Science, Technology, and Current Futurism
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Brain-inspired synaptic transistor learns while it computes

Brain-inspired synaptic transistor learns while it computes | Science, Technology, and Current Futurism | Scoop.it
(Phys.org) —It doesn't take a Watson to realize that even the world's best supercomputers are staggeringly inefficient and energy-intensive machines.
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Scientists create better tools to study the processes of life

Scientists create better tools to study the processes of life | Science, Technology, and Current Futurism | Scoop.it

Affimer tools being made by the University of Leeds and Avacta Life Sciences teams are much smaller, more stable and simpler in chemical structure than antibodies. They are made in the laboratory rather than using animals which allows their properties to be more tightly controlled to suit a particular application. Affimer proteins have a binding surface area similar to that of an antibody and are therefore able to strongly bind the target molecule of interest so that it can be quantified or its activity studied. They can be adapted for a wide range of uses. Read more at: https://phys.org/news/2017-06-scientists-tools-life.html#jCp

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The Synapse #1: NEUROTRANSMITTERS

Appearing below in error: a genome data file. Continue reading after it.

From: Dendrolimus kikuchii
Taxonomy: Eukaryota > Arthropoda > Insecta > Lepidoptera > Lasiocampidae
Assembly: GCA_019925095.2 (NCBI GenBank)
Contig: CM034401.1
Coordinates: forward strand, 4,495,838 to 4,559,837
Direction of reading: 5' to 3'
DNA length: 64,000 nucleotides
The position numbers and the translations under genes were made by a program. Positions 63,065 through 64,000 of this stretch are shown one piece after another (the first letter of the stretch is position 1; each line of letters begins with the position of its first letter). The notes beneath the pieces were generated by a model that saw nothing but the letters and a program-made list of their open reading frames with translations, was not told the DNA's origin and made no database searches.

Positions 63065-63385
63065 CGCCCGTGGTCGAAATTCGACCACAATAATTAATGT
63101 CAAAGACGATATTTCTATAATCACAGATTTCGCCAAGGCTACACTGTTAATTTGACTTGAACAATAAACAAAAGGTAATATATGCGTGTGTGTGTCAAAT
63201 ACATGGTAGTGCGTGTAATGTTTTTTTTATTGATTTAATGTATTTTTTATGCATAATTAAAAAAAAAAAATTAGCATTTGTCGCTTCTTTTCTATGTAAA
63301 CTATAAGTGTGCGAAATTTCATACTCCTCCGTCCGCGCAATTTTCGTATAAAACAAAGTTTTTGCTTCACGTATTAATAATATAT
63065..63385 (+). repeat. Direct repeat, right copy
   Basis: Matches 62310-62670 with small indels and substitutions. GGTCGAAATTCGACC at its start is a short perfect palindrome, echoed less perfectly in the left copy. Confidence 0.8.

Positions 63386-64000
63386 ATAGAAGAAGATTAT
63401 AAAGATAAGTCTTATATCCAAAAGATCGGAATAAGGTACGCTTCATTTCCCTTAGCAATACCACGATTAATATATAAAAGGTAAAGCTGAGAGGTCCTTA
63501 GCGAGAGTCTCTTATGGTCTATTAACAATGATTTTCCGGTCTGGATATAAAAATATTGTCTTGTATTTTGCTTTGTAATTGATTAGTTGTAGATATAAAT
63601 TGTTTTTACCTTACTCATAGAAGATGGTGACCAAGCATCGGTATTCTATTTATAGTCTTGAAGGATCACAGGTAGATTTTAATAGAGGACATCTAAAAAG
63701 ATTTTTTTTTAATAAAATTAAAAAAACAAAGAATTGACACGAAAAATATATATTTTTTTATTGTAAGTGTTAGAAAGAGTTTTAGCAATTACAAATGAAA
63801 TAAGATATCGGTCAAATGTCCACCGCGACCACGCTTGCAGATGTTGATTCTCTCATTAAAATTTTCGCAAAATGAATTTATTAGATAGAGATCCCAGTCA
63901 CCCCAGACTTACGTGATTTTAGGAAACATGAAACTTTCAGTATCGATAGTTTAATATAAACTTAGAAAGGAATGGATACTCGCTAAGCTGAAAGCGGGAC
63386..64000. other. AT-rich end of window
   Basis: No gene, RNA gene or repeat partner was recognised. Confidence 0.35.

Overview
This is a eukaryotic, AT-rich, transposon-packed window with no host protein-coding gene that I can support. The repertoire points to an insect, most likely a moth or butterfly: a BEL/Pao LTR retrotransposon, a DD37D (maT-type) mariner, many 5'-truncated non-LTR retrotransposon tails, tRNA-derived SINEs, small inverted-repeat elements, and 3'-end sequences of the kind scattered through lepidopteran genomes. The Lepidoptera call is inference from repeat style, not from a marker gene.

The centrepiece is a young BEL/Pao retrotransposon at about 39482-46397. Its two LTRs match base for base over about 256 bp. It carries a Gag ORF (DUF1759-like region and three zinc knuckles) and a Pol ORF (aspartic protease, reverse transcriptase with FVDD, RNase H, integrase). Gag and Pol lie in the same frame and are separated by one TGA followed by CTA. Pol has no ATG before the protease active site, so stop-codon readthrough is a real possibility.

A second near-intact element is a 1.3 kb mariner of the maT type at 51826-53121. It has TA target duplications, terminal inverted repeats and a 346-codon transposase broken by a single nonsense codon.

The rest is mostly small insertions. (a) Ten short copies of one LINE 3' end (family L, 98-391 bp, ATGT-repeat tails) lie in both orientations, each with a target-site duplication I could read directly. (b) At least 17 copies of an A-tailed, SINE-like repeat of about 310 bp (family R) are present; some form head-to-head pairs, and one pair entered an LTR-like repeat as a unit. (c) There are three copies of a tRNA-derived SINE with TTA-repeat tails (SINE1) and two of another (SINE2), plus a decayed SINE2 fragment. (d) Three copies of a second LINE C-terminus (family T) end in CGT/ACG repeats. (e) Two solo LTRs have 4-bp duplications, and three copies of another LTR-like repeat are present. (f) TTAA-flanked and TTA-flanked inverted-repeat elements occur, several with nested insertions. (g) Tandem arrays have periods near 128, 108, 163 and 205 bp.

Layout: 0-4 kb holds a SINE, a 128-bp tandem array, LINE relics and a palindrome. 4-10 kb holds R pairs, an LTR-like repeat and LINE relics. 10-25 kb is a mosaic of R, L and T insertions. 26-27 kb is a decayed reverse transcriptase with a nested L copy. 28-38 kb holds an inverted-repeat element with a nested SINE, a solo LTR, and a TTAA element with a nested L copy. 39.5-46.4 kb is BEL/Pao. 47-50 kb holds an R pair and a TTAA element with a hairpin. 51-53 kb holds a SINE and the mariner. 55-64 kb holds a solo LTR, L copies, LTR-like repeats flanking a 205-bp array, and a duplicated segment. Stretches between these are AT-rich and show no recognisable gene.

The Synapse #1: NEUROTRANSMITTERS | Science, Technology, and Current Futurism | Scoop.it
The synapse is a HUGE topic. Why? Because this is where everything happens. Personality, memory, mood, it’s all encoded here, in these tiny little synapses, thousands of which stud a single dendritic tree. 
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BRAIN MYTH-BUSTING: You only use 10% of your brain

BRAIN MYTH-BUSTING: You only use 10% of your brain | Science, Technology, and Current Futurism | Scoop.it
 looking at brains under microscopes, they saw neurons. They soon figured out that neurons are important for processing information, making you conscious, allowing you to move your muscles, and all the other things neurons do. But most of the cells the scientists saw weren’t neurons, and these cells didn’t seem to do anything important. They named these cells glia, which means "glue." They looked at their slides and thought, "Wow, only 10% of the cells are neurons. The other 90% of the brain is glue. People only use 10% of their brains!"
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How did gene therapy go from experimental disasters to wondrous cures?

How did gene therapy go from experimental disasters to wondrous cures? | Science, Technology, and Current Futurism | Scoop.it
Scientists have solved fundamental problems that were holding back cures for rare hereditary disorders. Next we’ll see if the same approach can take on cancer, heart disease, and other common illnesses.